President Bush's performance in the last debate and in the closing weeks of the campaign was impressive enough to persuade the majority of a panel of eight voters to buck a national trend and vote to give Mr. Bush another chance.
Two out of three undecided members of the panel, which watched the presidential debates last month at the invitation of The Sun, decided in the last weeks that they would vote for Mr. Bush.
Two other Bush supporters voted for the president. One Clinton supporter said she voted for him. Three panel members could not be reached.
"The last debate helped, and I just feel we're not at a point in our country where we can take risks," said Mike Houchins, 23, of Howard County. Mr. Houchins had come into the debates an undecided voter, but had said he was leaning toward Mr. Bush after his spirited performance in the last debate.
Candy Martin of Baltimore County, another previously undecided voter, said she went with Mr. Bush after she did some homework after the debates.
"I didn't get all the answers I needed from [the debates], so I had to look and read more," said Ms. Martin, 36, who had been leaning toward Mr. Clinton after the debates. "I sat down for two nights and just read about things I didn't understand."
What she found was that she liked many of Mr. Bush's policies, especially his plan for education. And the charge that Mr. Clinton waffled on the issues also bothered her.
"He just never really answered the questions straightforward enough for me," she said.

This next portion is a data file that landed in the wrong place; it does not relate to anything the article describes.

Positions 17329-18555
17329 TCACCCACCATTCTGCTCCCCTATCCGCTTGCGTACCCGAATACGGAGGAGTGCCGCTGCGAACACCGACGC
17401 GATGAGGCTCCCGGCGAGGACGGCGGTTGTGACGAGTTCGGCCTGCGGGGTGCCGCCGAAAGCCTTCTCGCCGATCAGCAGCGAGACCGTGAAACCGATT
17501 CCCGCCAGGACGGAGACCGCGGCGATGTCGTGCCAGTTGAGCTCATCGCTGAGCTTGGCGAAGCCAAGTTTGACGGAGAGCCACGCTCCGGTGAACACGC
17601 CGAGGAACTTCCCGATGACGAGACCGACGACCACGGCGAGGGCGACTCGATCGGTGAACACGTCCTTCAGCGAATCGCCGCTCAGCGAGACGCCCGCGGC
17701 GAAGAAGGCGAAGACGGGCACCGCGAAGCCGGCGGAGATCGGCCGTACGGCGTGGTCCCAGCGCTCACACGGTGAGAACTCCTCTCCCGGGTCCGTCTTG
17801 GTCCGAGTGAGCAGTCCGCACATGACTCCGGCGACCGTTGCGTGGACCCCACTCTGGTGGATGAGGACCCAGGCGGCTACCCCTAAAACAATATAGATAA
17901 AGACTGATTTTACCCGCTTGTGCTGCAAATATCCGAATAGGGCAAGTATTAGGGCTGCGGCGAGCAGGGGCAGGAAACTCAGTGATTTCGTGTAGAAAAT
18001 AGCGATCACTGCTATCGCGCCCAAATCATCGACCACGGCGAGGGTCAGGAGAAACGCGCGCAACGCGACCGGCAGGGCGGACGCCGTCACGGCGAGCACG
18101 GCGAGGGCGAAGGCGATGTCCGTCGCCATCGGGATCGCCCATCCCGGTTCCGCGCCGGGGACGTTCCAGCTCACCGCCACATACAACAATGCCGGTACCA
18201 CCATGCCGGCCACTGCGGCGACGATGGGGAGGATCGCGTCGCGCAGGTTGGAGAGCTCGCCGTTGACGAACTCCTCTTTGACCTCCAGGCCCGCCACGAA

But Gwen Laws, 64, of Baltimore, said she was for Mr. Clinton all the way -- before, during and after the debates.
"I think we need a younger, stronger and more versatile guy than Bush. I think his ideas are a little antiquated," Ms. Law said. "I think Clinton-Gore are going to do it. I hope I'm not wrong."
Russ Bonchu Jr., a Harford County resident who supported Mr. Bush before the debates, said he voted for the president because "I think he's the man that has led us well for four years and he's the man I trust."
Mr. Bonchu, 46, acknowledged that Mr. Bush's performance in the first two debates was not impressive. "The first two were a little shaky, but the last one confirmed my decision," he said.
Chris Hulett, a Baltimore County resident who also supported Mr. Bush, said the character issue weighed heavily in her decision to vote for the president's re-election.
"I just don't trust Clinton with the country's fate," Ms. Hulett, 19, said. "I don't trust him at all. I don't trust him as far as I can throw him, which isn't very far."
Most panel members agreed that although the campaign was characterized by some negative attacks, it was on the whole fairly clean.
The panel was selected for The Sun by House Market Research Inc. of Potomac. Four members are male; four are female. They range in age from 19 to 71, and come from a variety of backgrounds -- from medical assistant to sales clerk, from homemaker to retiree. Seven are white. One is black.